The literature is clear that dental hygiene education is a conducive platform to providing students with valuable service-learning experiences as an avenue for creating community partnerships.2,14 Therefore, the purpose of this service-learning project was to provide dental hygiene students a unique opportunity to gain meaningful patient care experiences with special needs and culturally diverse underserved populations through a mobile community-based clinic. In addition, this study evaluated student satisfaction with their experience on the OHOW rotation through a student feedback survey.

Methods and Materials

Students participated in the OHOW rotation 3 weeks at a time, two times per week. Prior to participation, students review and complete a series of modules on “Practical Oral Care for People with Developmental Disabilities.”15 Students also complete a take-home exam on this information, thereby increasing their ability to work with and treat patients with special needs and those from underserved populations.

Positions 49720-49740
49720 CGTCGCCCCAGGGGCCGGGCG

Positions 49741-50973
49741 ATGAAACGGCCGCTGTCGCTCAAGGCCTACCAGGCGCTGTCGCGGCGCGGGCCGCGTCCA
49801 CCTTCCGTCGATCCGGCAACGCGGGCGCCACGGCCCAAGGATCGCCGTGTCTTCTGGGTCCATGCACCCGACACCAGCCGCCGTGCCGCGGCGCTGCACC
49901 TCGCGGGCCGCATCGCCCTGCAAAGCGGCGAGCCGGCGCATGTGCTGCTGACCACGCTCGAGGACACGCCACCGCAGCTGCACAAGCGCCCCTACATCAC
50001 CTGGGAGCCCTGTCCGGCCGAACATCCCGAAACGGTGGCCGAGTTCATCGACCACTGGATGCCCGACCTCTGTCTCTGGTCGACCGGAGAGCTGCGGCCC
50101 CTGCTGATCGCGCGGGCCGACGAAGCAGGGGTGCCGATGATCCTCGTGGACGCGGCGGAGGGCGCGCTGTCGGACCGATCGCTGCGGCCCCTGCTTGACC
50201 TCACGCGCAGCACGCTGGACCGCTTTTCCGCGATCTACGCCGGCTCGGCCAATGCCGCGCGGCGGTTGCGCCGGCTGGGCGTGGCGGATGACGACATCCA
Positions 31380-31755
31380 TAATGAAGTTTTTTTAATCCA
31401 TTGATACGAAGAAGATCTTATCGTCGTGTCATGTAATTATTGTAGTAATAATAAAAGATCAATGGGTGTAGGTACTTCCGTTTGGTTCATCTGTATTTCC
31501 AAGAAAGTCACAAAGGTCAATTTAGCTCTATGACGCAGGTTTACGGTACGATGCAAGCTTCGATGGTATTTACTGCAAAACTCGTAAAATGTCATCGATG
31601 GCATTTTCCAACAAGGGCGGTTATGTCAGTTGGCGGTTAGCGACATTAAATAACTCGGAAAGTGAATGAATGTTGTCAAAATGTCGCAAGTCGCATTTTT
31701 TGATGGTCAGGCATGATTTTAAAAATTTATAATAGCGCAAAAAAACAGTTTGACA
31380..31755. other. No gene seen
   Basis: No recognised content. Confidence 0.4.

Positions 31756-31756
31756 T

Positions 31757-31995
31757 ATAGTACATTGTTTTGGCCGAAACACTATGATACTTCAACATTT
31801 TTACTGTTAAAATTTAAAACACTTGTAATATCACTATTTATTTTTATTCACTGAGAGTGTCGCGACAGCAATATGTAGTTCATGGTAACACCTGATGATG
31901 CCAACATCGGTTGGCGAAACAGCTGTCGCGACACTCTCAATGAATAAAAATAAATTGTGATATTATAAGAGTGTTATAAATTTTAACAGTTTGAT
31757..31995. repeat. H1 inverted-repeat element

In order to evaluate student satisfaction of the OHOW service-learning project, a Student Feedback Survey was administered to all students who participated in the project over the 5 years from 2009 to 2013. The survey was administered at the culmination of the second year, prior to graduation, giving the students time to reflect on their service-learning experience. The survey was blind and consent was given by participation. A total of 90 students completed the survey from 2009 to 2013. Completion of the survey was not required.

The survey measured the degree to which OHOW increased student awareness of underserved populations, cultural diversity, clinical skills, confidence building, dental team working relationships, and the delivery of ethical patient care. Students also provided open-ended feedback about current program operations and the degree to which the rotation may have influenced their clinical dental hygiene education as well as future professional endeavors. In this way, the survey assessed both quantitative and qualitative feedback.